Effect of sonication frequency on the disruption of algae

Masaki Kurokawa, Patrick M. King, Xiaoge Wu, Eadaoin M. Joyce, Timothy J. Mason, Ken Yamamoto

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    105 Citations (Scopus)
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    In this study, the efficiency of ultrasonic disruption of Chaetoceros gracilis, Chaetoceros calcitrans, and Nannochloropsis sp. was investigated by applying ultrasonic waves of 0.02, 0.4, 1.0, 2.2, 3.3, and 4.3 MHz to algal suspensions. The results showed that reduction in the number of algae was frequency dependent and that the highest efficiency was achieved at 2.2, 3.3, and 4.3 MHz for C. gracilis, C. calcitrans, and Nannochloropsis sp., respectively. A review of the literature suggested that cavitation, rather than direct effects of ultrasonication, are required for ultrasonic algae disruption, and that chemical effects are likely not the main mechanism for algal cell disruption. The mechanical resonance frequencies estimated by a shell model, taking into account elastic properties, demonstrated that suitable disruption frequencies for each alga were associated with the cell’s mechanical properties. Taken together, we consider here that physical effects of ultrasonication were responsible for algae disruption.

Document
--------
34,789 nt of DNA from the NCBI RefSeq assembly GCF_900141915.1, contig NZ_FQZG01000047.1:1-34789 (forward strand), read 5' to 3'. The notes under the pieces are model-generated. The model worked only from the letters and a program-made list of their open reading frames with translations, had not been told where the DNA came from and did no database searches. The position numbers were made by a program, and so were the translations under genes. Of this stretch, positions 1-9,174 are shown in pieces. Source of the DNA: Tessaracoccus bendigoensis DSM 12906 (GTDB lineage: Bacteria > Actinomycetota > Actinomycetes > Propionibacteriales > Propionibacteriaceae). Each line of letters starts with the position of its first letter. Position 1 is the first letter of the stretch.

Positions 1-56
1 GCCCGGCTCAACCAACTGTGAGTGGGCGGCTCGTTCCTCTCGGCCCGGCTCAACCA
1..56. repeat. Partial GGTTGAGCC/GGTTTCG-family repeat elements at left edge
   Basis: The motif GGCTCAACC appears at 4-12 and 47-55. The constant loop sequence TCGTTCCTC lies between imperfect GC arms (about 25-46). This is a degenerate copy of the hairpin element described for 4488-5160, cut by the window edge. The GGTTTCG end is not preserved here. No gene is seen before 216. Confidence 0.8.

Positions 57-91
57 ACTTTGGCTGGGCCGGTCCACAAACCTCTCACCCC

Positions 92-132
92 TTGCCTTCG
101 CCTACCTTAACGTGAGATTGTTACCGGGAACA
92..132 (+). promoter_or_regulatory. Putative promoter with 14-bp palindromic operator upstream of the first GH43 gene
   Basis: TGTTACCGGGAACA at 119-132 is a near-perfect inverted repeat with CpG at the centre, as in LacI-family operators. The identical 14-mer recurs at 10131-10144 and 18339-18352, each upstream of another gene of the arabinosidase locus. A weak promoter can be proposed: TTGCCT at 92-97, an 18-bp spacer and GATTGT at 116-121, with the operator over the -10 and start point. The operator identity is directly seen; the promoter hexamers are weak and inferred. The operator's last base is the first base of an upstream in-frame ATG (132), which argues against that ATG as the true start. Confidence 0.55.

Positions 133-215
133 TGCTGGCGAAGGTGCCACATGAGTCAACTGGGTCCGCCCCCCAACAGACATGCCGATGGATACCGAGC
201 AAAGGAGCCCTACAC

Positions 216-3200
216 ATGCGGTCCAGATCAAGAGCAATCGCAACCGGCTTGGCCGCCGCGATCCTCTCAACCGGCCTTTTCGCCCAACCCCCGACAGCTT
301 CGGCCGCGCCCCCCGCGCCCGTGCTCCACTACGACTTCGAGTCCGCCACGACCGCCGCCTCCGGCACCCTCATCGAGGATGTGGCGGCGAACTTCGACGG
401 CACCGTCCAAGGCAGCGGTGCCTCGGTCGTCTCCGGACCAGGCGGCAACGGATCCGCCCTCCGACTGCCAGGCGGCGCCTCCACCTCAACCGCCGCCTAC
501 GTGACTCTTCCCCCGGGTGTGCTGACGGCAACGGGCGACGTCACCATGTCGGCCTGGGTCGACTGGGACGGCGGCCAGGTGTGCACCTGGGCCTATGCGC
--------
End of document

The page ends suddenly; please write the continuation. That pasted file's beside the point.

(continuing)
Original languageEnglish
    Pages (from-to)157-162
    JournalUltrasonics Sonochemistry
    Early online date19 Dec 2015
    Publication statusPublished - Jul 2016


    • Algae
    • Disruption
    • Physical effects
    • High-frequency ultrasonic


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